I regularly fail in my attempts to not write polemics, so what follows is another such failure. I have been working in the private sector for almost 5 years now, in a very red (read: conservative) part of the Midwest that is just a stone’s throw from a very blue (read: liberal) city. My alignment tends to be pretty far left, but in my private sector industrial job, I have rarely opened the kimono (so to speak) enough to reveal my fairly progressive views. Recent talk at my workplace about the continuing disputes between the Pacific Maritime Association and the ILWU has hit a kind of crescendo, and it has tended to be polemical talk.
The basic party line assessment here at the industrial distributor where I work is that unions are corrupt, promote inefficiency, and are an obstacle to productivity and good business. It’s amazing how short-sighted this assessment is, and how much it misses the point. I say this for a few reasons.
First of all, I will make a concession. Perhaps some unions—or even a lot of them—battle corruption. But that is no different than nearly any other sector in the marketplace. I will merely gesture toward the financial sector and let you make the connections yourself.
Secondly, unions may promote inefficiency for certain businesses, but this is missing the point entirely. Efficiency can only be a meaningful metric based upon desired outcome or output. A union may not promote efficiency of your business’s desired output, but that is because they have an entirely (and indeed opposite) output. The desired output of your business, as it pertains to labor, is to get the most output from labor while incurring the lowest cost for labor. In other words, a company is efficient with regards to labor if it can pay less in wages while increasing or holding steady their output. A union has no interest in doing this; it’s interest is in getting its members the highest compensation and employment security package it can. In terms of doing that, unions tend to promote efficiency quite a bit.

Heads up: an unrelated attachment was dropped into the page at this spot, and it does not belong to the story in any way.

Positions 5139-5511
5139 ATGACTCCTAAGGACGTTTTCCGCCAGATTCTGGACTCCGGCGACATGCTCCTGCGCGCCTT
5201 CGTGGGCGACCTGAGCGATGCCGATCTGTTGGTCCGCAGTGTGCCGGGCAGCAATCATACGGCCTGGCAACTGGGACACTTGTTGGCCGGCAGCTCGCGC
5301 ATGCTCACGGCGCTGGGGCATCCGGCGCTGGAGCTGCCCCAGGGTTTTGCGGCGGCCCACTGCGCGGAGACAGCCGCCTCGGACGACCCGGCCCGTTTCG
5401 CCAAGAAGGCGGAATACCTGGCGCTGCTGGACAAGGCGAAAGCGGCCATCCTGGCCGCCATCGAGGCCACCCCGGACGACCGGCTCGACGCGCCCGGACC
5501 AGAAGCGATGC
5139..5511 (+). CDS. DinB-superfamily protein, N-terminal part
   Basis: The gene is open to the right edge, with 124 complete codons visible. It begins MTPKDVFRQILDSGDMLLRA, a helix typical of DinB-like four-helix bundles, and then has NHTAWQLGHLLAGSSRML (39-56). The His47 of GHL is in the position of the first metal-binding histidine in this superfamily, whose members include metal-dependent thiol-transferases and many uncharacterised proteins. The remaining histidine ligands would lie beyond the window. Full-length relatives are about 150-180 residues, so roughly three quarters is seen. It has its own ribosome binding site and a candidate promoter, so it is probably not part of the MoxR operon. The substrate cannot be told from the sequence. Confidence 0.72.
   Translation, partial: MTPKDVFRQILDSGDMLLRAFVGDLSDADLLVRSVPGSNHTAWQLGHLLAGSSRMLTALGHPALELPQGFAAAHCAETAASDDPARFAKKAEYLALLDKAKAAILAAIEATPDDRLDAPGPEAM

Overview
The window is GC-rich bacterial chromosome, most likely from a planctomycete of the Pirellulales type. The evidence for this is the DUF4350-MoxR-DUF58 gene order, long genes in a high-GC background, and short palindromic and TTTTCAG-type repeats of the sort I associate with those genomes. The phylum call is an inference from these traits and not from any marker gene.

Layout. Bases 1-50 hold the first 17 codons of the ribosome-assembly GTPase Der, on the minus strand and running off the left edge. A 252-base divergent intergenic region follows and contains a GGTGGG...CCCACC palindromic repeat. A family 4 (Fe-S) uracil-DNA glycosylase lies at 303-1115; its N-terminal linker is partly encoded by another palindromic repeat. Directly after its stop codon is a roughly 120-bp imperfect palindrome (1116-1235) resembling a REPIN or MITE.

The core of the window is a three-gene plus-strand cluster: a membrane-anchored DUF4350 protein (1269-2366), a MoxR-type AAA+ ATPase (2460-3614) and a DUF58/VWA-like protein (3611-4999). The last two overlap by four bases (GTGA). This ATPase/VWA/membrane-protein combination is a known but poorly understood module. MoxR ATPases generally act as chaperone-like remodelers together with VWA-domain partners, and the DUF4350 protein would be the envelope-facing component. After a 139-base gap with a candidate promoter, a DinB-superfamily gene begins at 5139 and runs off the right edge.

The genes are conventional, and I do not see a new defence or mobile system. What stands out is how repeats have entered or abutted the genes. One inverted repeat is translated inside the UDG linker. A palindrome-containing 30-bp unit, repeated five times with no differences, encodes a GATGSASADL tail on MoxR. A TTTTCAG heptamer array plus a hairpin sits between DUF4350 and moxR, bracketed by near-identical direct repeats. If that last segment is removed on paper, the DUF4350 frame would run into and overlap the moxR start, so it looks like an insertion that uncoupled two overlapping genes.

Thirdly, and related to my second criticism, unions only stifle productivity of businesses because they do not share the goals that businesses (most businesses, at least) do. Unions are concerned with ensuring sustainable and well-paid employment for their members. They are private organizations, just as businesses are, but their goals are opposed to the goals of many of those businesses. This is a bit of an oversimplification, but the general implication is this: for a person to say that unions are useless because they don’t promote industry goals is like a soccer coach saying that the opposing team’s goalie is useless because he keeps stopping the ball from going in. Unions are not supposed to work for the benefit of businesses, so to criticize them for not doing so is to offer up a hollow criticism at best.
As a final point—more of a question, really—I wonder about the concept of productivity on a world macroeconomic scale. Why is it so important that every company continue to sell more and more of their product or service? Maybe it’s because we all know that as companies produce more stuff, there will be more stuff for everyone, and that’s good, right? Well, actually it’s technically not important that companies produce more stuff. What is important is revenue, and if a company can bring in more revenue by selling fewer products, it has every reason to do so. So productivity is a concern for each firm, and if that comes by way of decreasing the productivity of another firm, then so be it. When viewed this way, it becomes increasingly quixotic to argue that we as a whole world should be concerned with boosting the productivity of firms. At the end of the day, increased productivity just doesn’t translate into increased equitable wealth; it usually translates into increased unequally concentrated wealth—more and more each year in fact. That being the case, we can argue that unions getting in the way of increased productivity is hurting us, but without someone like them to ensure a fair an equitable distribution to workers, we are making a moot point.